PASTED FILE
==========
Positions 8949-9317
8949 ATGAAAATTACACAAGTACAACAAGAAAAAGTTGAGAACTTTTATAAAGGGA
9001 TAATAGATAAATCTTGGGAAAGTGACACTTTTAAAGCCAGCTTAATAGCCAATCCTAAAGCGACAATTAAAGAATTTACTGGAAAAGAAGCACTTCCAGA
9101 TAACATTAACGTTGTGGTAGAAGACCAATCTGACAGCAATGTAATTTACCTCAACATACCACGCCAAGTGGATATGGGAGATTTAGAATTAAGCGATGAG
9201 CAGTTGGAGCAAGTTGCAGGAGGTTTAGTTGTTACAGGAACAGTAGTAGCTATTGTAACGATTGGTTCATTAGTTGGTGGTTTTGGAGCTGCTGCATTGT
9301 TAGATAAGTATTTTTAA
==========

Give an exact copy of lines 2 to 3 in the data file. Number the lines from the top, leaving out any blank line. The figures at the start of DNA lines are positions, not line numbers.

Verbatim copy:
8949 ATGAAAATTACACAAGTACAACAAGAAAAAGTTGAGAACTTTTATAAAGGGA
9001 TAATAGATAAATCTTGGGAAAGTGACACTTTTAAAGCCAGCTTAATAGCCAATCCTAAAGCGACAATTAAAGAATTTACTGGAAAAGAAGCACTTCCAGA